Japan To Support Restrictions On Developing Real Life Terminators
Japan’s government will publicly back restrictions on developing robots that can kill without human intervention at an upcoming U.N. conference, departing from the country’s usual policy.
The Japanese government already opposed the creation of lethal autonomous weapons systems, or LAWS, which are robots empowered with artificial intelligence that equips them to kill human beings without the direction of another human. Japan initially cautioned against regulating the development of LAWS on the basis that such regulations could hinder the creation of advanced but more benign artificial intelligence. (RELATED: Robots Are Flooding US Industries)
“We do not intend to develop any lethal weapon that is completely autonomous and functions without human control,” Prime Minister Shinzo Abe said, according to The Asahi Shimbun.
Japanese officials will announce a policy shift, however, at the U.N.’s Convention on Certain Conventional Weapons (CCW) in Geneva from March 25 to 29, calling for restrictions on LAWS and a possible global ban on them in the future, according to Japan Today. Japanese officials hope to take a lead role in conversations about international regulation of LAWS, given what they see as a current stall in conversations about the development of artificial intelligence.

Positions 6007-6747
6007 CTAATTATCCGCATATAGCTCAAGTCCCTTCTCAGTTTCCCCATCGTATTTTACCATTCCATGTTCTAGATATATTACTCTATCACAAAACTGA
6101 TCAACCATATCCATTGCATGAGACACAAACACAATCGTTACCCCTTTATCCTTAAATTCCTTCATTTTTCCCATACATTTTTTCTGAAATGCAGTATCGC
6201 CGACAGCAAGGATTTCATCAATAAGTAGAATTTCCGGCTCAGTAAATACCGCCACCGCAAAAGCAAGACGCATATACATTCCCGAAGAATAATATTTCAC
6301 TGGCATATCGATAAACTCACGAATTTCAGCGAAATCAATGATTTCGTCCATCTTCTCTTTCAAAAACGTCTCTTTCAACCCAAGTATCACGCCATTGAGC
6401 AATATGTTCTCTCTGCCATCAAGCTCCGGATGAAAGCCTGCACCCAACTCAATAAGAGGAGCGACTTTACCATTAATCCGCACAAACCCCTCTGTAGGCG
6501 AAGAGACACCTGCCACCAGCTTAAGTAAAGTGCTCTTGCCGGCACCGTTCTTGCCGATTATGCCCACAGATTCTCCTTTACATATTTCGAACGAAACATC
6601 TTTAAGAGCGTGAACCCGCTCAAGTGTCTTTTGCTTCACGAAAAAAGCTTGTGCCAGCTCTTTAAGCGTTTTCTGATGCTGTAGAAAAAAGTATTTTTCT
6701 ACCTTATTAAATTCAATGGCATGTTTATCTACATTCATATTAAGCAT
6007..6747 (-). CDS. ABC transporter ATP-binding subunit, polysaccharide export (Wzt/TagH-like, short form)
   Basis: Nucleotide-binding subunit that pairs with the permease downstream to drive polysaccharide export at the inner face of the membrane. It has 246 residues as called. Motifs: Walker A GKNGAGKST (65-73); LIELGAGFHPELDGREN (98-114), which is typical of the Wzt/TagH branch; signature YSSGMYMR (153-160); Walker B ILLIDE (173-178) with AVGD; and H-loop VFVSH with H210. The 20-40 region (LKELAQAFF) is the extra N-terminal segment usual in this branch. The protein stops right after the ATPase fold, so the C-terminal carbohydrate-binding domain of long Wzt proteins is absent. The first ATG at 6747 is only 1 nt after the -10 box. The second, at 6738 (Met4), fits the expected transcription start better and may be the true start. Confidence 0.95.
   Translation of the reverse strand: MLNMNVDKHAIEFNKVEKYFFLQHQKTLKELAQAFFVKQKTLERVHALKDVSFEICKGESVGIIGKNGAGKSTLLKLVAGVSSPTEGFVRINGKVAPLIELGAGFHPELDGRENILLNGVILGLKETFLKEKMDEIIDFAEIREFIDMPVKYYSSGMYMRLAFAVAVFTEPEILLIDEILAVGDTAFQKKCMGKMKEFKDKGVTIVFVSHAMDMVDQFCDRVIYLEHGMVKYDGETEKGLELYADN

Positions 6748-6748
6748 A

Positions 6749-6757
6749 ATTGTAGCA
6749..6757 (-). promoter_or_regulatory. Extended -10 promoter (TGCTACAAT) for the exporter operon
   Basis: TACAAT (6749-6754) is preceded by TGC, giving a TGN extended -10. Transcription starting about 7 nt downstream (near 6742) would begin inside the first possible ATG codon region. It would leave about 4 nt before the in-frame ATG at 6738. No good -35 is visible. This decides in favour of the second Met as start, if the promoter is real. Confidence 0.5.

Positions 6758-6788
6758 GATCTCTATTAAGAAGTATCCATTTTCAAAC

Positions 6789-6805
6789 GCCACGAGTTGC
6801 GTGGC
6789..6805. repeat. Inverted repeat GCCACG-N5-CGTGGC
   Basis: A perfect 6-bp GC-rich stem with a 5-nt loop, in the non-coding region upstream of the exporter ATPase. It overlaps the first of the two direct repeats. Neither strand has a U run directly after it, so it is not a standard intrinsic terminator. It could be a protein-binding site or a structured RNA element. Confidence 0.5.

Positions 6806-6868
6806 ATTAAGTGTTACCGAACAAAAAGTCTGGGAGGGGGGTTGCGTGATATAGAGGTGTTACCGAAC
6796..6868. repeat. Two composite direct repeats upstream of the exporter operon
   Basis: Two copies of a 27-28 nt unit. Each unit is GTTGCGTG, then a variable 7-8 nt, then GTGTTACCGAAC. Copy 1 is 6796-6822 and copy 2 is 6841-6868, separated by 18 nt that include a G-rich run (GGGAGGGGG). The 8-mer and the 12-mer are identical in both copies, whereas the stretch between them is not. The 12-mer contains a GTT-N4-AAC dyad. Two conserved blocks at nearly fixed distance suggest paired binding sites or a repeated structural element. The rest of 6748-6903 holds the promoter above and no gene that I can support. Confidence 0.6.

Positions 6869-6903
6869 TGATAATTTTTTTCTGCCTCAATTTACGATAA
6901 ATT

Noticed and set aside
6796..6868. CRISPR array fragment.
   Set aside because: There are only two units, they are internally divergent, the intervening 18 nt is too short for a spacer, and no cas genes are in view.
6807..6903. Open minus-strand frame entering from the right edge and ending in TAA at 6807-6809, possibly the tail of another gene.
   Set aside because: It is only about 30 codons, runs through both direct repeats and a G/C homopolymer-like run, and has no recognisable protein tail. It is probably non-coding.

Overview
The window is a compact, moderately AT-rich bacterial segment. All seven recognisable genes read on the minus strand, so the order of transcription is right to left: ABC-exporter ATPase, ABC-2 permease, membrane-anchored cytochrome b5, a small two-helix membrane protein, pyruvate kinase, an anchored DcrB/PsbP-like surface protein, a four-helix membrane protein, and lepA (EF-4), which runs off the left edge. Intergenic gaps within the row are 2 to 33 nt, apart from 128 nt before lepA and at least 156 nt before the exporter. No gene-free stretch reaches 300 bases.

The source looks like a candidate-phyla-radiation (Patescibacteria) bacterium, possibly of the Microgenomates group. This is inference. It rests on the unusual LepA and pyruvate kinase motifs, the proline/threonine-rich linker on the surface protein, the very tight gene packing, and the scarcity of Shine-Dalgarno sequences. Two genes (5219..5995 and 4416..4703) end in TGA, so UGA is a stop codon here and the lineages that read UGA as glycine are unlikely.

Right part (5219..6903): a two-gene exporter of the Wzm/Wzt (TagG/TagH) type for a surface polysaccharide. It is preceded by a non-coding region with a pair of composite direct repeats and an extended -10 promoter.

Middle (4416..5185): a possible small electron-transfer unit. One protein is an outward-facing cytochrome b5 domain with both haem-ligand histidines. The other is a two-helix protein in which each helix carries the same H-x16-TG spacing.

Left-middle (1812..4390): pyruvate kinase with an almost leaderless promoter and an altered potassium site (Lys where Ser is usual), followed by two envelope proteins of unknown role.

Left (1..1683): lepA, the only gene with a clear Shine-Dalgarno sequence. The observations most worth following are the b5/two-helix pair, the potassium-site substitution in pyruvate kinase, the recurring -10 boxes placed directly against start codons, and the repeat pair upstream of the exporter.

Japanese officials are expected to submit not only a summary of their views on the matter of A.I. development, but also a call to establish an international panel of A.I. technical experts.
Good news! #EPlenary agreed with us: power to decide over life and death should never be given to machines. We’re calling for an international ban treaty on lethal autonomous weapons systems, or so-called #KillerRobots #LAWS
— Greens in the EP (@GreensEP) September 12, 2018
Austria, Brazil and Chile, led a coalition of 26 countries in 2018 in calling for a treaty prohibiting the development of LAWS at the CCW, but the U.S., Israel, Australia, South Korea, Russia and several other countries blocked the proposed treaty, arguing that such a prohibition would be premature and that there are potential advantages to developing what critics have called “killer robots.”
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